“Even though the numbers and the averages don’t homers and driving in 23 runs. “Mentally it challenges you every single day and represent it, we had them out every day working it and getting them ready for the fall,” Vasquez said. you’re facing the best talent in the country in one of “We’re sending them back (to their schools) better the best leagues,” Newton said. “Having that experi­ ence, it definitely prepares you for the next level.” people, better humans and better players.” DiPaolo said the front office intends to bring Slow starts out of the gates in both the first and second halves entrenched the Border Cats in the Vasquez back next year, adding the veteran skipper has a three­year plan for the team. cellar, far out of contention to end a post­ Vasquez, who wouldn’t confirm that he season drought that now dates back more will return but coyly noted that his passport than a decade to the franchise’s champi­ is updated and ready to go, said he has onship winning campaign in 2008. “We have a already been in contact with NCAA Despite the overall record, there were some bright spots. Pitcher Joe Moran, a good building Division programs like Creighton, Long Beach State and Saint Mary’s. right­hander from unheralded NCAA block after “We’ve already talked to coaches before­ Division III Anderson University, repre­ this year to sented the team at both the league All­Star continue for- hand because they’ve known this is a new development. They’re hearing good Game and the Major League Dreams ward.” things,” Vasquez said. “It’s just staying Showcase and slugger Jake Engel crushed ahead of the game a little bit quicker this five dingers to win the home run derby. TONY DIPAOLO time around.” Engel hit six long balls over the course of Though the team had the lowest average his 39 contests, including a pair in his final attendance in the league, the 837 fans per home game on July 12. Given the whirlwind nature of summer collegiate game at Port Arthur Stadium was the organization’s leagues with players seemingly always coming and highest turnout since 2012. Those numbers were going, Thunder Bay had only two players who were boosted by a season­high 1,525 attendance in their on the active roster on both opening day and the penultimate game followed by a crowd of 1,106 for season finale in outfielder Jakob Newton and pitcher the finale. “We’ve had more butts in the seats and people Alex Dafoe. Newton, from Oakville, Ont., was originally have enjoyed the games even though the team didn’t signed to a temporary contract but proved his value do so well,” DiPaolo said. “Traditionally Thunder and earned his keep for the whole 72­game Bay follows winning teams but the atmosphere here campaign with a .292 batting average, hitting three was great.”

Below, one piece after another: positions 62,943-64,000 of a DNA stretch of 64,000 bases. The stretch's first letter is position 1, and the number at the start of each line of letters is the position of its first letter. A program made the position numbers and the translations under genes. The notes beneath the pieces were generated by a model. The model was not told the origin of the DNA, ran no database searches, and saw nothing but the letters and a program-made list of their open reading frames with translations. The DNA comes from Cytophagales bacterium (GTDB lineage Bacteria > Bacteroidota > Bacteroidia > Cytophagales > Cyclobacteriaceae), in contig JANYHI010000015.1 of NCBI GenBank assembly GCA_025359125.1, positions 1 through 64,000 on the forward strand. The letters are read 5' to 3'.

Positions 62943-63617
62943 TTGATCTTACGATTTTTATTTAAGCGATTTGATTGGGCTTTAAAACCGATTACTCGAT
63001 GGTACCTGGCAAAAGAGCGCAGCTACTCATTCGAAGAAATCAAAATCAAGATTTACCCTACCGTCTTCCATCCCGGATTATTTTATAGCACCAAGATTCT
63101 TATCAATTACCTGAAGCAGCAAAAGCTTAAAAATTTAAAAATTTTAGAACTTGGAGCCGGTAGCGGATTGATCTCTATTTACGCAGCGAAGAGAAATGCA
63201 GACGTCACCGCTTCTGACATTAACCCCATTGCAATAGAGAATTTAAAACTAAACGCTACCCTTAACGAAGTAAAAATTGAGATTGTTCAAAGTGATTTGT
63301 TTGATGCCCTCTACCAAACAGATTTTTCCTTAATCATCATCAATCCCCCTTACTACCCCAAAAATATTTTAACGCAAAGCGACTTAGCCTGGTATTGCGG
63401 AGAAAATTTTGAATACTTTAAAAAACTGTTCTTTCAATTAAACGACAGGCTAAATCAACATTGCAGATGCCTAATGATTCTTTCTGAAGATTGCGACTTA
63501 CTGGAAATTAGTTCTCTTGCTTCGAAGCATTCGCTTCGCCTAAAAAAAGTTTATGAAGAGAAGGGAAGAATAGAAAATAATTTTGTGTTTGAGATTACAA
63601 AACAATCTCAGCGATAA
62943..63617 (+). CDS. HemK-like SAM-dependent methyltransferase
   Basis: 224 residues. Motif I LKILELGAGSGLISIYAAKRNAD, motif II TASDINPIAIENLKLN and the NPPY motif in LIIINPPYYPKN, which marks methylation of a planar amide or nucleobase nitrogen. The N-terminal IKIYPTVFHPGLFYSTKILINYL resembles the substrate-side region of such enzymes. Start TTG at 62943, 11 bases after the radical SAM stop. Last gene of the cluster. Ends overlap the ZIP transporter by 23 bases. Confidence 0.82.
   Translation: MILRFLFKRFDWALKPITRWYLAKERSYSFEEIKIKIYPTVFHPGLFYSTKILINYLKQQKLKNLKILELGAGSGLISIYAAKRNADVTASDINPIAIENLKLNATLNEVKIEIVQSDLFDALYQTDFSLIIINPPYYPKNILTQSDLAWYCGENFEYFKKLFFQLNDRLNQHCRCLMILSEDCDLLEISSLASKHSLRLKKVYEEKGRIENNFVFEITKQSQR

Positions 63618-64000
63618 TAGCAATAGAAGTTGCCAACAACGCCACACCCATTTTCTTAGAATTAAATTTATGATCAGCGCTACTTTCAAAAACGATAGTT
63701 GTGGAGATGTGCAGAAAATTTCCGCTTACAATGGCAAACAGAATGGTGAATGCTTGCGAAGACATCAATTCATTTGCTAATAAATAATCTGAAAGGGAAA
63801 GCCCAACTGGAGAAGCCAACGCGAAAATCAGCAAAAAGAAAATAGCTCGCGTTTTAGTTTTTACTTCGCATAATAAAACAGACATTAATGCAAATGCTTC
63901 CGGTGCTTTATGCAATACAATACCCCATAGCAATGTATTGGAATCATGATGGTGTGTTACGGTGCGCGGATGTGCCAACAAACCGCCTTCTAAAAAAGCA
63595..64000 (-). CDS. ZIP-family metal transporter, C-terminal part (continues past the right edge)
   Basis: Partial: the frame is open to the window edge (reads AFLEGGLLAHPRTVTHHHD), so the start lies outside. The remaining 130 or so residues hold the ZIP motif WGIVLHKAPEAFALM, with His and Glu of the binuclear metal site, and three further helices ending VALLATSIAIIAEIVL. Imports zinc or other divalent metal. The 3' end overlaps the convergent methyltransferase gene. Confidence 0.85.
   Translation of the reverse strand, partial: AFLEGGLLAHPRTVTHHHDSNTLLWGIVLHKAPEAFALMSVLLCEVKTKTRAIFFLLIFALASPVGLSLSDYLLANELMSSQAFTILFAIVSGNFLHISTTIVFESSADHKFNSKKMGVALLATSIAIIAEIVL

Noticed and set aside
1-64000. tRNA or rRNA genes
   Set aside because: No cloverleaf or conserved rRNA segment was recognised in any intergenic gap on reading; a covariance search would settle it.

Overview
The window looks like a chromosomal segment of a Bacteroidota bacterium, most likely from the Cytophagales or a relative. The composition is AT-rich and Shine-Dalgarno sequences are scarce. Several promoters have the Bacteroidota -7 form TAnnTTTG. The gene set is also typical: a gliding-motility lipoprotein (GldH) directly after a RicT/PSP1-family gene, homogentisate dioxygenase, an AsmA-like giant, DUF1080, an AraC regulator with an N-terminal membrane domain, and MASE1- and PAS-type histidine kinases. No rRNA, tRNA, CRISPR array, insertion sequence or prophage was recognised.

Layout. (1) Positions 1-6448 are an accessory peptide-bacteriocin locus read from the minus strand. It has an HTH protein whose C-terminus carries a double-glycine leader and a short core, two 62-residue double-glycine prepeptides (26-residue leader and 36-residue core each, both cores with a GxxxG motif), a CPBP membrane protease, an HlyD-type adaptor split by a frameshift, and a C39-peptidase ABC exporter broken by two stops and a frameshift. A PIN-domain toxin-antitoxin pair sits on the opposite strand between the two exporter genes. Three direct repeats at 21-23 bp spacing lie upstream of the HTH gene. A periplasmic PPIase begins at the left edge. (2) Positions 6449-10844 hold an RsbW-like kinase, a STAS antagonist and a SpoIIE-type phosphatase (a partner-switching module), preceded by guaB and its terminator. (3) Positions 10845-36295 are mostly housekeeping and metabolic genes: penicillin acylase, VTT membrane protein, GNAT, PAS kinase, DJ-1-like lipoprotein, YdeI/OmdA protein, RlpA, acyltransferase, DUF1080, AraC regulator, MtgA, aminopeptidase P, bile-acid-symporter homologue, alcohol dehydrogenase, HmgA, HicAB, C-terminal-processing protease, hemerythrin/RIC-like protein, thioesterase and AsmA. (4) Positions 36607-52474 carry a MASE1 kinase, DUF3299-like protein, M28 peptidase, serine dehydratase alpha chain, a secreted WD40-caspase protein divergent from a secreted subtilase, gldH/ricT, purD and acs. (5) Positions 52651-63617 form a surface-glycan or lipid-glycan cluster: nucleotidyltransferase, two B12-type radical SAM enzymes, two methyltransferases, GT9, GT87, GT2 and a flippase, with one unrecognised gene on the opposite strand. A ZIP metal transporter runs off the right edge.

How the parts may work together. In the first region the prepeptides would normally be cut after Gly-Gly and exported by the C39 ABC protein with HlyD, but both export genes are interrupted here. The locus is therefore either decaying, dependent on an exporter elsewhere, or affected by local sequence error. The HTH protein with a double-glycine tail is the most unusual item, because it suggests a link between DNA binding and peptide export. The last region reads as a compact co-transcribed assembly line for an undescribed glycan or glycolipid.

Thursday, August 15, 2019

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sports

17

NEWS

Morrison takes a look back to his roots BASKETBALL By Michael Charlebois - TB Source cott Morrison has always been about one thing when it comes to S coaching. Whether it was during his days building the Lakehead Thunderwolves men’s basketball team from the bottom of the OUA into legitimate championship contenders, or during his G­League stint where he coached the Maine Red Claws to a 35­15 record in his first season as head coach, or his current job behind the bench with the NBA’s Boston Celtics, Morrison has stuck to his guiding principle. “Overall just getting the players in the gym is the main thing,” said Morrison. “Get some reps up and work with whatever they’re working on.”

It’s been six years since Morrison coached his last game with Lakehead, a 50­point shellacking at the hands of the rival Carleton Ravens in the 2013 CIS champi­ onship. But considering where Lakehead’s basketball program had been in the three decades prior to Morrison, a second­place finish in Canada was a remarkable accom­ plishment. Since then he’s rapidly ascended up the professional coaching ladder to land a spot as an assistant on the Boston Celtics bench, making him only the third Canadian coach with an NBA job. Last Friday, the C.J. Sanders Fieldhouse was filled with boys and girls between the ages of 10­17 taking in a rare opportunity to learn from an NBA coach. It was charac­ teristically humid inside, just as it

MICHAEL CHARLEBOIS

The former Lakehead men's basketball coach hosted a basketball camp for young players, and took time to reflect on his tenure

BACK HOME: Scott Morrison hosted a coed basketball camp for players age 10-17 on Friday at Lakehead University. was during the times Morrison held summertime workouts with his players. This time, part of Morrison felt as

if it were a playoff game in the middle of winter. “I had a few goosebumps coming in, it’s just nice to patrol the court again like I used to for so many years.” The humble beginnings of Morrison’s coaching career hasn’t changed his opinion of Lakehead. He still refers to the building as one of the best basketball atmospheres in the country. He still plays back the memory of shocking No. 1 Carleton in 2009. And he still misses the daily grind of university coaching. “The main thing I miss is the daily practices, getting up at 6:30 a.m., coming through the side door, dodging some deer on the way here, probably. “One thing about the NBA, is it’s more about the games, more of a business. That’s one thing I miss.”